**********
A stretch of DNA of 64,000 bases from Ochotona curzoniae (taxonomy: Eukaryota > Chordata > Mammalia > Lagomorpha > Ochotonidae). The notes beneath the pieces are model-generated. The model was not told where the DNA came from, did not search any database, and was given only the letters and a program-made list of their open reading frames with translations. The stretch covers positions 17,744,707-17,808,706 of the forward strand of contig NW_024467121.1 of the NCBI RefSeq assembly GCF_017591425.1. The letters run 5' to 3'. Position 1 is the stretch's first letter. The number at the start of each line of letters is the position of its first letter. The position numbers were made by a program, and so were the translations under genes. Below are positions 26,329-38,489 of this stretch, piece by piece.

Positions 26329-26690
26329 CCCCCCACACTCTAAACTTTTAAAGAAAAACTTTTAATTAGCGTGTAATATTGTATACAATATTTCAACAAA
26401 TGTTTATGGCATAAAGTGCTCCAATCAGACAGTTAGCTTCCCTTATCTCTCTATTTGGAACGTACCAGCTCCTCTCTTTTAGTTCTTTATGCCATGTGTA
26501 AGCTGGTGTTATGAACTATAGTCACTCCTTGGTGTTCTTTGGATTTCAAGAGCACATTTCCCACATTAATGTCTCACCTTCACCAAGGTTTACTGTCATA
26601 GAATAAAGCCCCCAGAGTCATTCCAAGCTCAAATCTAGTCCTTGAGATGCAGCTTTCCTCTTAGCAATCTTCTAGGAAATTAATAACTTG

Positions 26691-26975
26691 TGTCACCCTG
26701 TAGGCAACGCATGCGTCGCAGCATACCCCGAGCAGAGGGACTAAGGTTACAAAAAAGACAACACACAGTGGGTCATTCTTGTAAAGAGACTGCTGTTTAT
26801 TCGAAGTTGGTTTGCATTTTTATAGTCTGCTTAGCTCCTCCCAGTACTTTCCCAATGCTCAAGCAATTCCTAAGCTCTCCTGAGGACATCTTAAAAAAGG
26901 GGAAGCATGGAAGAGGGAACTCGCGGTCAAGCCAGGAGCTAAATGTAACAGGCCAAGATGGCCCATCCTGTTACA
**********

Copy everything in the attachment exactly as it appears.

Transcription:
A stretch of DNA of 64,000 bases from Ochotona curzoniae (taxonomy: Eukaryota > Chordata > Mammalia > Lagomorpha > Ochotonidae). The notes beneath the pieces are model-generated. The model was not told where the DNA came from, did not search any database, and was given only the letters and a program-made list of their open reading frames with translations. The stretch covers positions 17,744,707-17,808,706 of the forward strand of contig NW_024467121.1 of the NCBI RefSeq assembly GCF_017591425.1. The letters run 5' to 3'. Position 1 is the stretch's first letter. The number at the start of each line of letters is the position of its first letter. The position numbers were made by a program, and so were the translations under genes. Below are positions 26,329-38,489 of this stretch, piece by piece.

Positions 26329-26690
26329 CCCCCCACACTCTAAACTTTTAAAGAAAAACTTTTAATTAGCGTGTAATATTGTATACAATATTTCAACAAA
26401 TGTTTATGGCATAAAGTGCTCCAATCAGACAGTTAGCTTCCCTTATCTCTCTATTTGGAACGTACCAGCTCCTCTCTTTTAGTTCTTTATGCCATGTGTA
26501 AGCTGGTGTTATGAACTATAGTCACTCCTTGGTGTTCTTTGGATTTCAAGAGCACATTTCCCACATTAATGTCTCACCTTCACCAAGGTTTACTGTCATA
26601 GAATAAAGCCCCCAGAGTCATTCCAAGCTCAAATCTAGTCCTTGAGATGCAGCTTTCCTCTTAGCAATCTTCTAGGAAATTAATAACTTG

Positions 26691-26975
26691 TGTCACCCTG
26701 TAGGCAACGCATGCGTCGCAGCATACCCCGAGCAGAGGGACTAAGGTTACAAAAAAGACAACACACAGTGGGTCATTCTTGTAAAGAGACTGCTGTTTAT
26801 TCGAAGTTGGTTTGCATTTTTATAGTCTGCTTAGCTCCTCCCAGTACTTTCCCAATGCTCAAGCAATTCCTAAGCTCTCCTGAGGACATCTTAAAAAAGG
26901 GGAAGCATGGAAGAGGGAACTCGCGGTCAAGCCAGGAGCTAAATGTAACAGGCCAAGATGGCCCATCCTGTTACA